Having subgroups of all orders dividing the group order is not subgroup-closed

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This article gives the statement, and possibly proof, of a group property (i.e., group having subgroups of all orders dividing the group order) not satisfying a group metaproperty (i.e., subgroup-closed group property).
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Statement

It is possible to have a finite group G and a subgroup H such that:

  • G has subgroups of all orders dividing the order of G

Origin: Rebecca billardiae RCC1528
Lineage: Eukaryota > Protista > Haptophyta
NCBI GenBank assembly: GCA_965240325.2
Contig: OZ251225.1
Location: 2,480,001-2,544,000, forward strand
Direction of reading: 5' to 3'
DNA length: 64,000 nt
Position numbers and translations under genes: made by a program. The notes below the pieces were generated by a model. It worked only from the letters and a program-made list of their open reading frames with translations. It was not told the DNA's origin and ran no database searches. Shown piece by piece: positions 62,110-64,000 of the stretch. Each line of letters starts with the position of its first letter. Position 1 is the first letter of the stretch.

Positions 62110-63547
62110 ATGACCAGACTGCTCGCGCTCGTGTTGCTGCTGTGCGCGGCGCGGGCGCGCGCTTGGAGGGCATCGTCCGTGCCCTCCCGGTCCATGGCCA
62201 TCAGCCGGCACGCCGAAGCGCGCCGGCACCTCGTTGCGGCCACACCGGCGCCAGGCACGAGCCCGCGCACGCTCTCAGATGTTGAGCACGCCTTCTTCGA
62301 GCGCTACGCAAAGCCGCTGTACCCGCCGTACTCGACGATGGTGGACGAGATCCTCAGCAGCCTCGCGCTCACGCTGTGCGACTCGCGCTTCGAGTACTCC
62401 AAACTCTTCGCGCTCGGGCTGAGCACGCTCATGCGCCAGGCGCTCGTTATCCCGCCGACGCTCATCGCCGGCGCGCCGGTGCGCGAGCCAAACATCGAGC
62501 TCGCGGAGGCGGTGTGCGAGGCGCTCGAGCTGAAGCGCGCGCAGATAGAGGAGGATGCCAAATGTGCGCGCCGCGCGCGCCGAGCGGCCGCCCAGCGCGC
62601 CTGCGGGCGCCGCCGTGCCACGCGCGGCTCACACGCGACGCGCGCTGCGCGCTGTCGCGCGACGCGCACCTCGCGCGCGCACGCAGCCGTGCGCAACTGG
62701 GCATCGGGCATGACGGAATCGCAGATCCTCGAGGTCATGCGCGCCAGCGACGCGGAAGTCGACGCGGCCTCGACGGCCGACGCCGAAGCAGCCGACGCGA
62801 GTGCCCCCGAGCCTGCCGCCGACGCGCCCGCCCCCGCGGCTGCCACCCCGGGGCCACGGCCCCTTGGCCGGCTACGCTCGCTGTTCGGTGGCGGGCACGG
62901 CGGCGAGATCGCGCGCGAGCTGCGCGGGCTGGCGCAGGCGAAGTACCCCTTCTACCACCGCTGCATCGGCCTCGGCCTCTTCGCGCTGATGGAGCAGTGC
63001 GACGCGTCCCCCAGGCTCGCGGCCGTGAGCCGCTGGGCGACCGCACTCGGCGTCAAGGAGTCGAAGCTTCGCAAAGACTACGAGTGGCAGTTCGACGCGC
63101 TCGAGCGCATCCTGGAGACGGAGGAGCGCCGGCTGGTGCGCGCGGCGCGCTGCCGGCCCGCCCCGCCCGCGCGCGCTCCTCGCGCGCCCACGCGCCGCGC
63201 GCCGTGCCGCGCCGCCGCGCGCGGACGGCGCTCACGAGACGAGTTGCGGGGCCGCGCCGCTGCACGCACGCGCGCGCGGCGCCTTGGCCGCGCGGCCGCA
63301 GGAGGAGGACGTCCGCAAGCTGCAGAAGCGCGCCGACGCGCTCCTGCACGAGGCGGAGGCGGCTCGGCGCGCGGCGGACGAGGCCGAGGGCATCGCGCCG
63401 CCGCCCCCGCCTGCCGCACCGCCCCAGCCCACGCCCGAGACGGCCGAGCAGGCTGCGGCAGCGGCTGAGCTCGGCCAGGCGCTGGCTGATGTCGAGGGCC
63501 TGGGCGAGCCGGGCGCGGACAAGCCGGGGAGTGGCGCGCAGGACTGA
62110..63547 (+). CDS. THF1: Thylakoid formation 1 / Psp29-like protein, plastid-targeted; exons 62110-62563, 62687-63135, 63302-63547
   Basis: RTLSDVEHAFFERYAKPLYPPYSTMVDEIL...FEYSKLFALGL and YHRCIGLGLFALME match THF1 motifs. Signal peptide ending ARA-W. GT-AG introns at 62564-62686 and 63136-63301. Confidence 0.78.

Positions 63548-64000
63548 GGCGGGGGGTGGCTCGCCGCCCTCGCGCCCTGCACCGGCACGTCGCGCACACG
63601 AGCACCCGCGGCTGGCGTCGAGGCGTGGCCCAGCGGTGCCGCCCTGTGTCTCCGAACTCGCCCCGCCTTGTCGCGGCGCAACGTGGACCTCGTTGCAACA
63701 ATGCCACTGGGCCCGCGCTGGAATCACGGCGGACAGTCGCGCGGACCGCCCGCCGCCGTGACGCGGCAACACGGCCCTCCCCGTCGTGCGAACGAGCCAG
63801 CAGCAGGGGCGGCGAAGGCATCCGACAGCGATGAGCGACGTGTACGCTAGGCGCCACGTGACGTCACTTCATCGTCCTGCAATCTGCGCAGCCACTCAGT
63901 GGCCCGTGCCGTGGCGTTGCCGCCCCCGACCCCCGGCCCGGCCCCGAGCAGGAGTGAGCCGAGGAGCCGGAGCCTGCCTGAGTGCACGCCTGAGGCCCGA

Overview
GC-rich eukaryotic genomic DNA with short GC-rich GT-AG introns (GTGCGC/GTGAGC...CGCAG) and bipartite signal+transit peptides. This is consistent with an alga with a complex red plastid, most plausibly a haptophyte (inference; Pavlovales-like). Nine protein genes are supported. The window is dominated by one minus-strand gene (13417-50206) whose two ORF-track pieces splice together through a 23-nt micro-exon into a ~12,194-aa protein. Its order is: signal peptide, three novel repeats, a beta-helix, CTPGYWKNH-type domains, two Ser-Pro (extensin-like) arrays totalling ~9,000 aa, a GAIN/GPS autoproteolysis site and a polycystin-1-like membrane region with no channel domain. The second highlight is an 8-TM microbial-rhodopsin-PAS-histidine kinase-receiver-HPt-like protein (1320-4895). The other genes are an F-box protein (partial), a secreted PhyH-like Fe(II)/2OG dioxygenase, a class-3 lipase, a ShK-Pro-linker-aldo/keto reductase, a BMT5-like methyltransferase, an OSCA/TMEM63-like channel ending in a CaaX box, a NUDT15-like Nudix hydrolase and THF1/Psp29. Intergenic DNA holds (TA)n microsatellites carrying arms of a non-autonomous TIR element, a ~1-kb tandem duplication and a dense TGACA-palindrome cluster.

• H does not have subgroups of all orders dividing the order of H

Facts used

  1. Finite solvable not implies subgroups of all orders dividing the group order
  2. Every finite solvable group is a subgroup of a finite group having subgroups of all orders dividing the group order

Proof

Direct proof using the facts

The proof follows directly from Facts (1) and (2).

Concrete example

Further information: symmetric group:S4, subgroup structure of symmetric group:S4, alternating group:A4, subgroup structure of alternating group:A4

We can take G to be symmetric group:S4, and H to be the subgroup that is alternating group:A4. G has subgroups of every order dividing the group order, whereas H, that has order 12, does not have a subgroup of order 6.